By all accounts, the eternal greatness of the Blue Bombers was one of the few things
that Izzy Asper and his eldest could always agree upon. The relationship was sometimes businesslike—both David and his brother have talked about how family dinners were run like board meetings. But more frequently, things between the two were explosive. “We were almost like litigators,” David recalled in a 2005 interview with CBC Radio’s Shelagh Rogers. “We were often yelling and debating and screaming at each other. In one sense, to be honest, there’s a huge relief because the debate has stopped.”
As a young man, David keenly felt the pressure of being Izzy Asper’s offspring. After graduating from the obscure California Western Law School in San Diego in 1984, David articled with his dad’s old firm, but when it came time to practise, struck out on his own. Hersh Wolch, a Winnipeg defence lawyer, remembers the letter David sent with his CV. “It said, T want to get out from under my dad’s shadow.’ ” It was a tall order. On his first day, Wolch brought David along to see a client arrested for killing a Mountie. The officer who led them to the cells took one look at the young lawyer and asked, “Hey, aren’t you Izzy’s kid?”
But it was in working with Wolch that Asper found a cause and forged his own identity. In the summer of 1986, Wolch took on David Milgaard as a client, then serving a life term for the 1969 rape and slaying of Gail Miller, a Saskatoon nursing aide, and handed the file to his new associate. Asper put the Crown’s shaky case in the spotlight, and kept it there. “He was perfectly suited for it,” says Wolch. “He had an awful lot of media savvy. It was almost like having a PR guy in your office.”
The pressure worked. In April 1992, the Supreme Court of Canada reviewed the case and ordered a new trial. The government of Saskatchewan declined and set Milgaard free. Five years later, new DNA-testing technology identified another man—Larry Fisher—as the culprit. Milgaard received a formal apology and $10 million in compensation. It was a historic legal victory, but one that has always been tinged with a certain amount of regret for Asper. “One of David’s great frustrations was that having carried the brief all of his professional life, it was Wolch, not him, who argued it in front of the Supreme Court,” says retired Winnipeg lawyer Harold Buchwald, a former boss of David’s and close friend of the family. Asper’s decision to return to school in 2006, to pursue a masters of law at the University of Toronto—focusing on wrongful convictions—seems to be an indication that the business is still unfinished.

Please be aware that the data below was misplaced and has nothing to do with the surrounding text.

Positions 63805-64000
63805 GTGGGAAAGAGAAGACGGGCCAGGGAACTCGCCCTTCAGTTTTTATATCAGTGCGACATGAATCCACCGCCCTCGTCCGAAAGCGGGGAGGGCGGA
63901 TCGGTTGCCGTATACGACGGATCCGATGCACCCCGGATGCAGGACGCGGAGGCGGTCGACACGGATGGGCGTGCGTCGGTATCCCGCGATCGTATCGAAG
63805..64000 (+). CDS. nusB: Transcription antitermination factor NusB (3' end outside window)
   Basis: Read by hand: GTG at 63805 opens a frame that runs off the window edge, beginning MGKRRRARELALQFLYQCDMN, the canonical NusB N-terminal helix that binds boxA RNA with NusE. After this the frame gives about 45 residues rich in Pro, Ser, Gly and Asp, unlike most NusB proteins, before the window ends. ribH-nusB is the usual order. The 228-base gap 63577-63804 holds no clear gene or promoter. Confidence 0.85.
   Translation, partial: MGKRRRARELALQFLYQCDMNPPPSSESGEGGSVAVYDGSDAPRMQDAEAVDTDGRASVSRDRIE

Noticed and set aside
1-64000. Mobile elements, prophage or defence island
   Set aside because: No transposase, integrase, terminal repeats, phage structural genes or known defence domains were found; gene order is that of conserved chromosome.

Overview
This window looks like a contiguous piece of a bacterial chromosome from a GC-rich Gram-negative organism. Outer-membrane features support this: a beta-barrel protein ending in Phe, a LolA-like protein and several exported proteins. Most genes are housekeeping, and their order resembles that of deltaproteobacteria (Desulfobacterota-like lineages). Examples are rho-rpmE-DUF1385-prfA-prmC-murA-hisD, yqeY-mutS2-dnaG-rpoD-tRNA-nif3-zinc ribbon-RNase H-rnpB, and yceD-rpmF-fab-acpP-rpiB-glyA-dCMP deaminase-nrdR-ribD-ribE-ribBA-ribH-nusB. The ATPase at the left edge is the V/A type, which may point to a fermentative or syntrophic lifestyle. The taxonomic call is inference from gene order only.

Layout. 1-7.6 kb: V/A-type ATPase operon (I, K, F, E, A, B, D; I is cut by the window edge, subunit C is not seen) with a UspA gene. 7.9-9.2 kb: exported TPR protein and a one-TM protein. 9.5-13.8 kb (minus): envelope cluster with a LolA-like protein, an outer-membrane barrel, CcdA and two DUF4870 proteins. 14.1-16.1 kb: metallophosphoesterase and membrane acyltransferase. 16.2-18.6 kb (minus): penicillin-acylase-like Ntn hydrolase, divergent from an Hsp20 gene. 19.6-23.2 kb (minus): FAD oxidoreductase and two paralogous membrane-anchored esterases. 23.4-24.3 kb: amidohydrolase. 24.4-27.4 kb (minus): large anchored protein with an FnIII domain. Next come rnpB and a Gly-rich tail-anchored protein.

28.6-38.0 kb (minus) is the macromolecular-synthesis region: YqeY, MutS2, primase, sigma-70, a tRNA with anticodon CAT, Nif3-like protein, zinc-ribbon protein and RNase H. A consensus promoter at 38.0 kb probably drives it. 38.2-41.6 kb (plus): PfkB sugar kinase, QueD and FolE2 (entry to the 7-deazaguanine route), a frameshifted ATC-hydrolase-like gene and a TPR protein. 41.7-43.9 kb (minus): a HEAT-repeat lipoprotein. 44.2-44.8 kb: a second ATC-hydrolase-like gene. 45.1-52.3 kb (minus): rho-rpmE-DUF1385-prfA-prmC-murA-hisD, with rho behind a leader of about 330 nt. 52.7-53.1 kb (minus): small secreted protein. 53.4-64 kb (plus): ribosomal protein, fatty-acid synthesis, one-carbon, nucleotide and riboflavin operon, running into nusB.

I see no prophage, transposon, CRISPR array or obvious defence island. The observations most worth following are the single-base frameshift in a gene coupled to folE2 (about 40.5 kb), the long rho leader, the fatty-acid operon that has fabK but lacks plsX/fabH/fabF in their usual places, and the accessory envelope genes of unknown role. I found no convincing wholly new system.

For Izzy Asper, the Supreme Court decision was an excuse to bring David back into the fold. He waged a forceful campaign, taking his son on a luxury yachting vacation in Europe. The issue of succession in the CanWest empire had always been an obsession for Izzy, and it appeared that David had now become the chosen one. In 1995, at the age of 36, he was the face of the company’s highprofile bid for a new private television network in the U.K. Greg Gilhooly recalls the three months the pair spent holed up in a London office working on the project, so focused they didn’t realize they were sharing a floor with a modelling agency. “There was no downtime. Their dad was relentless. He would fax and call. Those kids had nowhere to hide,” says Gilhooly. But Izzy never appeared happier than the day they went public, stand-
ing beaming at the back of the room as David took questions from the British media.
Ultimately, the bid failed-disqualified over concerns about the quality of CanWest’s proposed programming. And the notion that David was being positioned to take over the empire began to fade. One former CanWest executive suggests it was Izzy who lost faith.
“He told me, T gave David every shot, every chance, every benefit of the doubt. I thought he was the strong one.’ ” But Peter Viner, who recently stepped down after nearly 30 years with the company, most recently as CEO of CanWest’s Canadian media properties, says Izzy had no real preference. “He was hedging his bets.” David’s version is he realized that running the show wasn’t going to make him happy. “It required a very sincere, to-thine-own-self-be-true reflection,” he has said.